Iris S. Solomon, Petitioner, v. Department of the Navy, Respondent, 36 F.3d 1115 (Fed. Cir. 1994)Annotate this Case
Sept. 12, 1994
Before RICH, NIES and NEWMAN, Circuit Judges.
Iris S. Solomon petitions for review of a decision of the Merit Systems Protection Board (Board), Docket No. DC0752930553-I-1, dismissing her appeal as untimely and for lack of jurisdiction. An initial decision by an Administrative Judge (AJ), dated August 12, 1993, became the final decision of the Board on September 16, 1993, when Ms. Solomon failed to file a petition for review. We affirm.
Faced with imminent removal for unacceptable performance, Ms. Solomon resigned her position with the United States Navy effective May 10, 1988. In her notice of resignation, she noted that she was resigning because it was apparent to her that her job performance would never be satisfactory as far as her supervisor was concerned. She also referred to "oppressive work conditions" and "daily badgering" and "harassment" through memoranda alleging that her work performance was unacceptable. She stated that the attacks on her job performance had created an unbearable and stressful working environment which was not conducive to performing her job in the satisfactory manner that she had previously. Ms. Solomon's standard form 50 (SF-50) documenting her resignation was updated on March 27, 1991, to add her reason for resigning:
Supervisor's harassment of me and his attacks on my job performance has created an environment which is not conducive to performing my job in the satisfactory manner which I had previously established. Consequently, I feel compelled to resign even though I am reluctant to do so.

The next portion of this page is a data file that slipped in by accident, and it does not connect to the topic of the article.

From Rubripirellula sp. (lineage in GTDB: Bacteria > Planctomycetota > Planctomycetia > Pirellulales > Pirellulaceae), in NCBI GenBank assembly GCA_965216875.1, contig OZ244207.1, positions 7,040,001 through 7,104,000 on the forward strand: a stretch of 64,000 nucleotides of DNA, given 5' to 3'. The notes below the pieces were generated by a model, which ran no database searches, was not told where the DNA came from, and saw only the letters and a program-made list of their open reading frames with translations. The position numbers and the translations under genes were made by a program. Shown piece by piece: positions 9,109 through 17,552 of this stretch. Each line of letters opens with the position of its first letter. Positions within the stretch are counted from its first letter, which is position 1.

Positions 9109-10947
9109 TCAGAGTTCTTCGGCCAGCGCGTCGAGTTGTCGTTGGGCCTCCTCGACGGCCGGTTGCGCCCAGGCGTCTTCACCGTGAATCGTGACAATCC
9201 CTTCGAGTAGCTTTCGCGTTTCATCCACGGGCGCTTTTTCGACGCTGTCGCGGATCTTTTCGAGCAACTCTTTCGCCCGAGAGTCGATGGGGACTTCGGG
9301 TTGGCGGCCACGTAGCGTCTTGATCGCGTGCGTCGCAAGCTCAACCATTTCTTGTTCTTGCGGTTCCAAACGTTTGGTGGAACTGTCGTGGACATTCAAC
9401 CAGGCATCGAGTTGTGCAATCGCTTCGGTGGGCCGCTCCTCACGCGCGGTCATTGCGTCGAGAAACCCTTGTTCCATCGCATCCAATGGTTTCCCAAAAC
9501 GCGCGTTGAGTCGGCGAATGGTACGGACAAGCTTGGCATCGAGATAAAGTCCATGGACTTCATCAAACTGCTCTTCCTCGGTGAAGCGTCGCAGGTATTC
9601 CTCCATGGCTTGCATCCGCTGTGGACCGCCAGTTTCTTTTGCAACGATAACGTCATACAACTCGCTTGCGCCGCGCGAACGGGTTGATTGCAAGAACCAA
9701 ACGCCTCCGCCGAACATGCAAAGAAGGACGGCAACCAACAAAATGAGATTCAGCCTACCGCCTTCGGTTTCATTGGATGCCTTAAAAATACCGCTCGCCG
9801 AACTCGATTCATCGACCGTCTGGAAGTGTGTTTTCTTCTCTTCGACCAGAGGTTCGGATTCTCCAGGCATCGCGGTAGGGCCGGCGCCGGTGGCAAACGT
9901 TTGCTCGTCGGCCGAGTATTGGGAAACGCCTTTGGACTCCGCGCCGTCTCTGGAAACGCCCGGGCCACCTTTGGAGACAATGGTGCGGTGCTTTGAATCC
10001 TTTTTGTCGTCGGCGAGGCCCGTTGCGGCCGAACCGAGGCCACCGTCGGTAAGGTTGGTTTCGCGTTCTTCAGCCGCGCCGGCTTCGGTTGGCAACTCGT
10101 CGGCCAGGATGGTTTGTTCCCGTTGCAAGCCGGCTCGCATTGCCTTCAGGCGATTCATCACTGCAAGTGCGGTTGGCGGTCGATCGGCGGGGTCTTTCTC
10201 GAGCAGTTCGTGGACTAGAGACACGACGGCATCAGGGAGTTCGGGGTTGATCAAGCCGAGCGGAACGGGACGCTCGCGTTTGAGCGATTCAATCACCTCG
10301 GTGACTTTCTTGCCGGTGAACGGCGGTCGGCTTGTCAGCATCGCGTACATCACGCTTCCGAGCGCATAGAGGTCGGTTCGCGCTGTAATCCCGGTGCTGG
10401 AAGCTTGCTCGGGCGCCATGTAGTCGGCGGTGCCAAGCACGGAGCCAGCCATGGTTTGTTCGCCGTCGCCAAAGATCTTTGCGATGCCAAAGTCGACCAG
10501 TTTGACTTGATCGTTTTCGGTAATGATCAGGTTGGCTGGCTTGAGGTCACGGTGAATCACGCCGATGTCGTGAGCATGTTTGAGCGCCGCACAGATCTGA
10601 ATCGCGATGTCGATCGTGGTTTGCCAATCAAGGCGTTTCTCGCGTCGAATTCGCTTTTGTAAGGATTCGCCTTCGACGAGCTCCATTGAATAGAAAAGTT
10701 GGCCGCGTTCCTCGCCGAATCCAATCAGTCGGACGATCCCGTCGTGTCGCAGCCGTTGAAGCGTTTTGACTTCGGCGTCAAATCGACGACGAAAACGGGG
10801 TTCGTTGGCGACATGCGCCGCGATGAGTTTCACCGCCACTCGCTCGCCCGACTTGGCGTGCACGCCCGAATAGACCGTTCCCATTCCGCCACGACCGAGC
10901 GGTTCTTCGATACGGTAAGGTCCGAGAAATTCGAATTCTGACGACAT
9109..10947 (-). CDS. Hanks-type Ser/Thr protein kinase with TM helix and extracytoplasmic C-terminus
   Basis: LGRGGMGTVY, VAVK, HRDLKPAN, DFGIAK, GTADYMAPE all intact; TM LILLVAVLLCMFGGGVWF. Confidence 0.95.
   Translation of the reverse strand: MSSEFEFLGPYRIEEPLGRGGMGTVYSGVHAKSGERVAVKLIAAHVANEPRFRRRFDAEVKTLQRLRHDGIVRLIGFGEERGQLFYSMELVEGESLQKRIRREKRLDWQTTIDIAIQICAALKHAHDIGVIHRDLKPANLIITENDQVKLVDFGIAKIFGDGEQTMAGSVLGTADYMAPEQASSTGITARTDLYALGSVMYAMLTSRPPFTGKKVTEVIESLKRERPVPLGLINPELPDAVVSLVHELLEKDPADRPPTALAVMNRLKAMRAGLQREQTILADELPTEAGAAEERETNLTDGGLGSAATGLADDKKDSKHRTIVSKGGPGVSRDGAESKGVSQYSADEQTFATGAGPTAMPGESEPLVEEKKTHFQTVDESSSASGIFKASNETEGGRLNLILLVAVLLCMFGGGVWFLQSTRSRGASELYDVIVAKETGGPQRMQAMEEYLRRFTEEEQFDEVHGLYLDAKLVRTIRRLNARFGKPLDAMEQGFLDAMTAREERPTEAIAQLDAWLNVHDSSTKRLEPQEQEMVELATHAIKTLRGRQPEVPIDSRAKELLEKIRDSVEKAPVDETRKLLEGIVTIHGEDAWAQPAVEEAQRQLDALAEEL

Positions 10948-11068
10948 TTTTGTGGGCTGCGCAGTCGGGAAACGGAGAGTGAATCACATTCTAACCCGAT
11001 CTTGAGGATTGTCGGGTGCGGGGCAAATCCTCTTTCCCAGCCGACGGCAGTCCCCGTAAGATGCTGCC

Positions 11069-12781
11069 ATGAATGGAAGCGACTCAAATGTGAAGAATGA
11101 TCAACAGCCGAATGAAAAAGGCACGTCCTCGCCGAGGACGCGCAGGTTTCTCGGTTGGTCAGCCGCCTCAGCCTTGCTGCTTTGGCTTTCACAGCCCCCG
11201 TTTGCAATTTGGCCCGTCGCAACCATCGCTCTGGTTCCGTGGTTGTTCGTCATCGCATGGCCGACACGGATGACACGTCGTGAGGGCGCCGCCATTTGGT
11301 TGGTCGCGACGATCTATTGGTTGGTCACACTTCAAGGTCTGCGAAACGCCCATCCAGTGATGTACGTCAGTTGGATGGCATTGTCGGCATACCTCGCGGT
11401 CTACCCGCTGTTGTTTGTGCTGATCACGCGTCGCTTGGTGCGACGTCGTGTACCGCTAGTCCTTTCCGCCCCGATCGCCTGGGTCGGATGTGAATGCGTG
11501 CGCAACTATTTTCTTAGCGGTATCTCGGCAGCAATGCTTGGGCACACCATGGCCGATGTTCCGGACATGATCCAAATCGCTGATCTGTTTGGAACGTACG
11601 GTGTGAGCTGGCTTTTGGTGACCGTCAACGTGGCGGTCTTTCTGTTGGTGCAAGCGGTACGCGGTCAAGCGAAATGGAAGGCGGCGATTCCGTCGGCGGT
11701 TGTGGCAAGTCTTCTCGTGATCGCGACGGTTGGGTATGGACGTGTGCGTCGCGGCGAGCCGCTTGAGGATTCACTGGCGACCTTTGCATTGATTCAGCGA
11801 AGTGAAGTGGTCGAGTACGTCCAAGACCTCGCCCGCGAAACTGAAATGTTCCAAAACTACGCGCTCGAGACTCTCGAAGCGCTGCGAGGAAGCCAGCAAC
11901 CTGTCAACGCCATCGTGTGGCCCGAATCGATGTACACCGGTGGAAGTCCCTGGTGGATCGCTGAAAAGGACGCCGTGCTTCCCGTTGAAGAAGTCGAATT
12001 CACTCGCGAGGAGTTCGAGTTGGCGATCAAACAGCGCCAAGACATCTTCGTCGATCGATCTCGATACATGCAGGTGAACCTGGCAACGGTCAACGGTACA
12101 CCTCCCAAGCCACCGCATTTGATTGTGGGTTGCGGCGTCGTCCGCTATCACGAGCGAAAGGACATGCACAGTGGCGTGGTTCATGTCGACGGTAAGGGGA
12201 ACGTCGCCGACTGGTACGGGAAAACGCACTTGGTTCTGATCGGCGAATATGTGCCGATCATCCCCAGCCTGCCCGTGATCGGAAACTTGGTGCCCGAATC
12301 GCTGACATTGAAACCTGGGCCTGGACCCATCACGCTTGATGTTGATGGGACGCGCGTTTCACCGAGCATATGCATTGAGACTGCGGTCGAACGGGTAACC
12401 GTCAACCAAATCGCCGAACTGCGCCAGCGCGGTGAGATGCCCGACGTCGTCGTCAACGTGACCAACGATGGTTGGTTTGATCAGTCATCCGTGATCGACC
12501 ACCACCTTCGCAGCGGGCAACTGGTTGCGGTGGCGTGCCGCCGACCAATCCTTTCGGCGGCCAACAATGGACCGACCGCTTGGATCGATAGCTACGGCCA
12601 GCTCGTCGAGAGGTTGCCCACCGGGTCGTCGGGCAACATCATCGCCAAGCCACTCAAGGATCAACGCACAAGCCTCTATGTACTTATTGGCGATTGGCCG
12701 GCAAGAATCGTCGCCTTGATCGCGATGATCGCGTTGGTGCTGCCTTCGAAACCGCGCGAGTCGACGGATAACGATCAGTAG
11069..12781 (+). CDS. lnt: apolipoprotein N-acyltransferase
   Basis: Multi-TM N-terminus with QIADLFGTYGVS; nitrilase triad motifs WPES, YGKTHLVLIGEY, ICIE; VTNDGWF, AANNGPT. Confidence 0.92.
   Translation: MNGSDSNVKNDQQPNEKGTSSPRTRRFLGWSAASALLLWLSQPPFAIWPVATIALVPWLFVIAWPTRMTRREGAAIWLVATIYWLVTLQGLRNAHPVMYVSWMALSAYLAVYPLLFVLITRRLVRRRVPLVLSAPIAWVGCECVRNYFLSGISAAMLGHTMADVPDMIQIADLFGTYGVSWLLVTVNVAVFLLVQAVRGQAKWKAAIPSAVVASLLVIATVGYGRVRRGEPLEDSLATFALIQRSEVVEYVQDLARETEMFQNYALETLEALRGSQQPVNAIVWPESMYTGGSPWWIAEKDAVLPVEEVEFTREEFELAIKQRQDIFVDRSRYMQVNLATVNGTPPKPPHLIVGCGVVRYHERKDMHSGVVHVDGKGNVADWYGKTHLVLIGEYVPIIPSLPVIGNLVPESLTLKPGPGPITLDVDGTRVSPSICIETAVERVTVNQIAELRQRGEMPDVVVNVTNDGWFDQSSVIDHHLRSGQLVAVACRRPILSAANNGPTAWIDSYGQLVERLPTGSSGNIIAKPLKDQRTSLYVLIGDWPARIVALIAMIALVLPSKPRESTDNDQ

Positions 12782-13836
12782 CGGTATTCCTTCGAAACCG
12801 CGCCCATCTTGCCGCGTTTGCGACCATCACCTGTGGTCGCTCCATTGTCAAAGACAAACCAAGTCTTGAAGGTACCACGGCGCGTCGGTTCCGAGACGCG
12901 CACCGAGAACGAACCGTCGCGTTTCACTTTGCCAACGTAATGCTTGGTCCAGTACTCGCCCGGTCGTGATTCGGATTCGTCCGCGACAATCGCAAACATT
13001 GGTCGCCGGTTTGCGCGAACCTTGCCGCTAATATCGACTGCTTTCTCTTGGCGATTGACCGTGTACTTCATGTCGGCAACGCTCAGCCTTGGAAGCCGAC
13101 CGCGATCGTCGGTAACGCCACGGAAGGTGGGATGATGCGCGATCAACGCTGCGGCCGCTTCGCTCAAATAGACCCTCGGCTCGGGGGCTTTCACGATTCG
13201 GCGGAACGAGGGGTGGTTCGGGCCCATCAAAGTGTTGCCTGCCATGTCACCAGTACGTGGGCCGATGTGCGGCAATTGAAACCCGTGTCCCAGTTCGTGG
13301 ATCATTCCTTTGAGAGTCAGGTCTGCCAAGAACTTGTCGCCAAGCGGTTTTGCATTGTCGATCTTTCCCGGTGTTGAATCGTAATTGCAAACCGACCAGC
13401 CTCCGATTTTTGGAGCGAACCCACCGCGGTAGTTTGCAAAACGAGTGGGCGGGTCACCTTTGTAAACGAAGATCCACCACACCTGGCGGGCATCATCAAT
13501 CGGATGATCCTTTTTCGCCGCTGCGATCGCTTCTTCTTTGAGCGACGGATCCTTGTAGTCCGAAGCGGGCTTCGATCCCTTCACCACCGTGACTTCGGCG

On June 1, 1993, over five years after her resignation, Ms. Solomon appealed her resignation to the Board. The Navy filed a motion to dismiss her appeal asserting that her appeal was untimely and that the Board lacked jurisdiction to consider a voluntary resignation. Ms. Solomon's opposition to this motion stated:
She was forced, however, to resign from this position due to sexual harrasment [sic]. At the time of the involved occurrence, the employee did not know the exact cause of the reason she was being forced to resign. She was told that it was due to her unsatisfactory performance. At the time, the appellant did not realize the mental pressure, strain and embarassment [sic] she was under. Nor did she realize the state of severe depression she was in as a result of the situation. It is only now after years of counceling [sic] and open discussions with others that she is able to openly discuss what actually happened to her. Equally importantly [sic] is the fact that the appellant was threatened by her immediate supervisor to the point that she was in fear not only of her future job career at this agency or any other, but she also feared for her life. This is all because of threats made by her immediated [sic] supervisor to her during the involved period.
The AJ granted the Navy's motion and dismissed Ms. Solomon's appeal. The AJ found that Ms. Solomon's recent recognition of an alleged grounds of appeal did not constitute good cause for delaying approximately five years in filing her appeal and that she had failed to establish any other basis for waiving the time limit for filing an appeal. The AJ also found that Ms. Solomon's resignation from the Navy had been voluntarily tendered, and therefore, irrespective of the timeliness of her appeal, the Board did not have jurisdiction to hear her appeal.
The Board has broad discretion in deciding whether to waive the time for appeal. Mendoza v. Merit Sys. Protection Bd., 966 F.2d 650, 653 (Fed. Cir. 1992) (in banc). This court will not substitute its own judgment for that of the Board. Phillips v. United States Postal Serv., 695 F.2d 1389, 1390-91 (Fed. Cir. 1982).